# Test whether effect in one model is significantly higher than effect in other model

I have two models: one predicting the sales for a cheap product and another predicting the sales of a more expensive product (both of the same company). Let us say that both models look like this:

Sales = a + b*advertising


I want to test whether the effect of advertising on sales for one brand is higher/lower than the effect of advertising on sales for the other brand.

Does anyone know how I can formally test whether the difference is statistically signifcantly different?

A hint I got from someone is that I might consider using only one model. I have no clue however.

• Have a look at this question. Does this help? Dec 7, 2014 at 17:48
• Is this time series data? Are these 2 products substitutes? Dec 8, 2014 at 8:59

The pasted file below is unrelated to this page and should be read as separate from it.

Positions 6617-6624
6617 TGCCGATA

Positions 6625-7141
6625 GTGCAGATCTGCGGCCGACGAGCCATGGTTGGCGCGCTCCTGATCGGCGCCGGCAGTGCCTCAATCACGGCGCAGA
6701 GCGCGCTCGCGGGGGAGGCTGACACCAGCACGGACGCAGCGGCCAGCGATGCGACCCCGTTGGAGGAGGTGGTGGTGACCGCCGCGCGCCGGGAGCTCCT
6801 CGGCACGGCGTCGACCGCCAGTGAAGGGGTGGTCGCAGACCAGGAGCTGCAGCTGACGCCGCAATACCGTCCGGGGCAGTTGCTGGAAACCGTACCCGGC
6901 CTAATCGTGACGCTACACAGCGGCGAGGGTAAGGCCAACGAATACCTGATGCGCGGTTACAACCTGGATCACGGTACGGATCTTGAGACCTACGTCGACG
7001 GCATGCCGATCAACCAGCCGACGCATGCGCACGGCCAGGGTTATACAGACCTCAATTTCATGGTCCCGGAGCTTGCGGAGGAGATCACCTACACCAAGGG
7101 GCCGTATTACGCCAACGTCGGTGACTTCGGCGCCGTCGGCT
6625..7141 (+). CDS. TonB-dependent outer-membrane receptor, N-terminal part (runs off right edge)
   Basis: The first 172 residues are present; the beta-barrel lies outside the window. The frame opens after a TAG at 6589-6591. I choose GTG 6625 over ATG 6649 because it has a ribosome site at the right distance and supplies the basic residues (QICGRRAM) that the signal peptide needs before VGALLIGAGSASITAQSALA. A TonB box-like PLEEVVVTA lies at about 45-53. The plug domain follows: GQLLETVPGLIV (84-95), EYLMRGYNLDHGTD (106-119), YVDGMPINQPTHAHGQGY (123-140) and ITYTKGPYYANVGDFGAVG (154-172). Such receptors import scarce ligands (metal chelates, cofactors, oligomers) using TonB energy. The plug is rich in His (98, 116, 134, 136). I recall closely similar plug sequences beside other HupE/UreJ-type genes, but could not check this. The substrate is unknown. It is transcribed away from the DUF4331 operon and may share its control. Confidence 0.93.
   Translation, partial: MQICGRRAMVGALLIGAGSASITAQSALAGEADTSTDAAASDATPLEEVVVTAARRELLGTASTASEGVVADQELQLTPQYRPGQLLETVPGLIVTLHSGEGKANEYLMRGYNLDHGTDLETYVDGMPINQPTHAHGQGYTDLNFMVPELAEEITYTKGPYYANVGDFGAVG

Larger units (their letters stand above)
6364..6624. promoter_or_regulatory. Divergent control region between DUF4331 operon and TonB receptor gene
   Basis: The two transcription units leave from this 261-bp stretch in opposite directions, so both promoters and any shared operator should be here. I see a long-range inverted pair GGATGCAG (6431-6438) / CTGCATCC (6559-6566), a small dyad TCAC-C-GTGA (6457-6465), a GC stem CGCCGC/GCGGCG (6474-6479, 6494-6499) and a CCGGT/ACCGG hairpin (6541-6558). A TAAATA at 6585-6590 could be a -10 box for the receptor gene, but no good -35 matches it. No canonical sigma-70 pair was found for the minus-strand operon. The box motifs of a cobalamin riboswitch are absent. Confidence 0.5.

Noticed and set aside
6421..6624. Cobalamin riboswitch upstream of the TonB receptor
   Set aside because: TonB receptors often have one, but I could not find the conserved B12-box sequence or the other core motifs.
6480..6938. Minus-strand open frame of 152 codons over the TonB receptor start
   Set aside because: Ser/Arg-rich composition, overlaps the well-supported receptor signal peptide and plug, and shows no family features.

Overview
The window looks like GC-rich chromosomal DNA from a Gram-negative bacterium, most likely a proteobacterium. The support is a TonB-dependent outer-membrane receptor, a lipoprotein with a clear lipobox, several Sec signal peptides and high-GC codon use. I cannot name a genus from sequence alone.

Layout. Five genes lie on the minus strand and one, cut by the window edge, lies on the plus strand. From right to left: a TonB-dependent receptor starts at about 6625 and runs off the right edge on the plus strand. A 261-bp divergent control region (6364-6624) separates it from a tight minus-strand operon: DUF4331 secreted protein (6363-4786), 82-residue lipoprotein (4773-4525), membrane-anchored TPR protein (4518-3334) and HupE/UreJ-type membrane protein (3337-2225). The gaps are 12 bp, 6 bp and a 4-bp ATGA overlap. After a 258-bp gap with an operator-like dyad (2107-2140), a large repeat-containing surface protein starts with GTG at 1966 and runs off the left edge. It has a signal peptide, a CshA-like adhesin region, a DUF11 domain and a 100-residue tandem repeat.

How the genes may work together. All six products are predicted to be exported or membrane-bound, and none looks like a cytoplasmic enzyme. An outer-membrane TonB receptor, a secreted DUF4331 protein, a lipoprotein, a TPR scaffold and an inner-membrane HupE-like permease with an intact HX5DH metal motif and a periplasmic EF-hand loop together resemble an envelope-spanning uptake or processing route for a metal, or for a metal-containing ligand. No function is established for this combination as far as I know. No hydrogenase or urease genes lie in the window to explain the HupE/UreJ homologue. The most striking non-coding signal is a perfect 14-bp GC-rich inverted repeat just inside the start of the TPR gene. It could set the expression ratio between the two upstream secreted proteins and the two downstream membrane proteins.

This can be addressed by introducing a dummy variable and an interaction term.

Let $Y = \text{Sales}$

$A = \text{Advertising}$

$X = \left\{ \begin{array}{lr} 1 & \text{if Brand A}\\ 0 & \text{if Brand B} \end{array} \right.$

So we have continuous outcome $Y$, continuous covariate $A$, and dummy variable $X$.

We wish to determine whether the effect of advertising ($A$) on sales ($Y$) is the same between the two values of $X$. Graphically, this corresponds to the null hypothesis that regression lines for $X=0$ and $X=1$ are parallel.

We can test this hypothesis using the interaction model:

$$Y = \beta_0 + \beta_1 A + \beta_2 X + \beta_3 AX$$ which can also be written as $$Y = \beta_0 + \beta_1 A + X(\beta_2 + \beta_3 A)$$.

If $X=0$ (Brand B):

$$Y = \beta_0 + \beta_1 A$$

If $X=1$ (Brand A):

\begin{align} Y &= \beta_0 + \beta_1 A + \beta_2 + \beta_3 A\\ &= (\beta_0 + \beta_2) + (\beta_1 + \beta_3) A \end{align}

Our null hypothesis is that the slopes of the two lines are the same, so \begin{align} H_0 : \beta_1 &= \beta_1 + \beta_3\\ \Leftrightarrow \beta_3 &= 0 \end{align}

This means that to address whether the effect of advertising on sales is the same between brands, we can perform a t-test for $\beta_3$ in the interaction model.